Goodreads helps you keep track of books you want to read.
Start by marking “Thomas Jefferson and Sally Hemings: An American Controversy” as Want to Read:
Thomas Jefferson and Sally Hemings: An American Controversy
Enlarge cover
Rate this book
Clear rating
Open Preview

Thomas Jefferson and Sally Hemings: An American Controversy

really liked it 4.00  ·  Rating details ·  477 ratings  ·  60 reviews
When Annette Gordon-Reed's groundbreaking study was first published, rumors of Thomas Jefferson's sexual involvement with his slave Sally Hemings had circulated for two centuries. Among all aspects of Jefferson's renowned life, it was perhaps the most hotly contested topic. The publication of Thomas Jefferson and Sally Hemings intensified this debate by identifying glaring ...more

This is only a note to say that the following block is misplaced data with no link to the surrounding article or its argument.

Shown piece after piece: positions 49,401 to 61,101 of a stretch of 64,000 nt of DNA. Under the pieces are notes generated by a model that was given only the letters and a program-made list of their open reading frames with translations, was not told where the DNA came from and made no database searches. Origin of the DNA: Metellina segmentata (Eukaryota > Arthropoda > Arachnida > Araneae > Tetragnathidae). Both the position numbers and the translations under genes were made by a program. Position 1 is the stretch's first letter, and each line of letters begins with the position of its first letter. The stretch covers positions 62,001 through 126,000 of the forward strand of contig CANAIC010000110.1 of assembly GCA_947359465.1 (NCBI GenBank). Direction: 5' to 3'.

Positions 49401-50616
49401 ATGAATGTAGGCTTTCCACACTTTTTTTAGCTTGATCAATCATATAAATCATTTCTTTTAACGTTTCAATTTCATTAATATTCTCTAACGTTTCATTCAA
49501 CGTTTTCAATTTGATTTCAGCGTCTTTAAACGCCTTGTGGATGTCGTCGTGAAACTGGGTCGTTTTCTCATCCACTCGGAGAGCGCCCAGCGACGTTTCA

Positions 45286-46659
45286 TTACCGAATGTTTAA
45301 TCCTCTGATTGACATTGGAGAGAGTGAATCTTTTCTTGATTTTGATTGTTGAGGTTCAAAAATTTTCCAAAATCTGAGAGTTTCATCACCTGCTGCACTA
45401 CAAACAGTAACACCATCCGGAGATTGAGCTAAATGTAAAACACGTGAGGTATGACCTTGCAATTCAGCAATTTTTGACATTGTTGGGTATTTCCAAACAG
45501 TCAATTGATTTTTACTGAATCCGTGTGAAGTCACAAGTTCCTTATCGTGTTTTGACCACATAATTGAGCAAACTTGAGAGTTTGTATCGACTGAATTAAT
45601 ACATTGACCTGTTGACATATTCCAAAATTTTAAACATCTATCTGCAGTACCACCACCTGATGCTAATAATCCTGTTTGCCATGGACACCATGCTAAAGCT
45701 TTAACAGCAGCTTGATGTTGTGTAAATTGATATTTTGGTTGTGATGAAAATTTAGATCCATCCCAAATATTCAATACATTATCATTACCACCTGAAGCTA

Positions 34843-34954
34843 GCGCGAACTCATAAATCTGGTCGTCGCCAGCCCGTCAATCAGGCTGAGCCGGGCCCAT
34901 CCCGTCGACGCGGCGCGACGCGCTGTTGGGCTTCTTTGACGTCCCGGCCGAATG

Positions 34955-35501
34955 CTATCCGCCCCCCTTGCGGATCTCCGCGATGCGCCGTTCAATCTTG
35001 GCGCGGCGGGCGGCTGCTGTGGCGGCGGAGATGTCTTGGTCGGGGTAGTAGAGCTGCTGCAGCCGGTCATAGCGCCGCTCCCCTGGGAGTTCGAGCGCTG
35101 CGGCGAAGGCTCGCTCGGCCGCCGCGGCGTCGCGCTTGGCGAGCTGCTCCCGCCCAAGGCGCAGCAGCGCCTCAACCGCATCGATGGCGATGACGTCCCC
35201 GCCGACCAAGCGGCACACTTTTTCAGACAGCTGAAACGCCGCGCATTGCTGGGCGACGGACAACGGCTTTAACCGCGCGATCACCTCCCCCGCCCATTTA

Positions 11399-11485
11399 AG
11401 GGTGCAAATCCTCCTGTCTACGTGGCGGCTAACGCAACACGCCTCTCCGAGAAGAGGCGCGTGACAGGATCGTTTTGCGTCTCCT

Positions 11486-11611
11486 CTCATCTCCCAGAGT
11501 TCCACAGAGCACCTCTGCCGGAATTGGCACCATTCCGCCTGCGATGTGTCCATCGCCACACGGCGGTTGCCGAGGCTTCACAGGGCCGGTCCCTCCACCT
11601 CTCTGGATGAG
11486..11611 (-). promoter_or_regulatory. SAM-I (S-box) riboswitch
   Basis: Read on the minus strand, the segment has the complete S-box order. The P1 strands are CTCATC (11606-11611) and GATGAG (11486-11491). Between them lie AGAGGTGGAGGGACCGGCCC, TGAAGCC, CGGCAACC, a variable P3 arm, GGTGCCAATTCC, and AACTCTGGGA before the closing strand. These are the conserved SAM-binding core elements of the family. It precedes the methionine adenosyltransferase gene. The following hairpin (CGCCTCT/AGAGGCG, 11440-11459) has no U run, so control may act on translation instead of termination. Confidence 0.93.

Paperback, 320 pages
Published March 29th 1998 by University of Virginia Press (first published March 1st 1997)
More Details... Edit Details

Friend Reviews

To see what your friends thought of this book, please sign up.

Community Reviews

Showing 1-30
really liked it Average rating 4.00  · 
Rating details
 ·  477 ratings  ·  60 reviews

More filters
Sort order
Start your review of Thomas Jefferson and Sally Hemings: An American Controversy
Oct 13, 2019 rated it it was amazing  ·  review of another edition
A masterful book. Since this was written in 1997, DNA testing has confirmed that Sally Hemings was NOT the mistress of any of the men in the Carr family. And the evidence available, now that it has been examined fairly and in detail by Annette Gordon-Reed, makes clear that she was very likely the loved mistress of Thomas Jefferson.

I'm glad I went to the appendices to read the memoirs of Madison Hemings, Sally's son, born in 1805 and freed by the terms of Jefferson's will in 1826. There are also
May 06, 2011 rated it liked it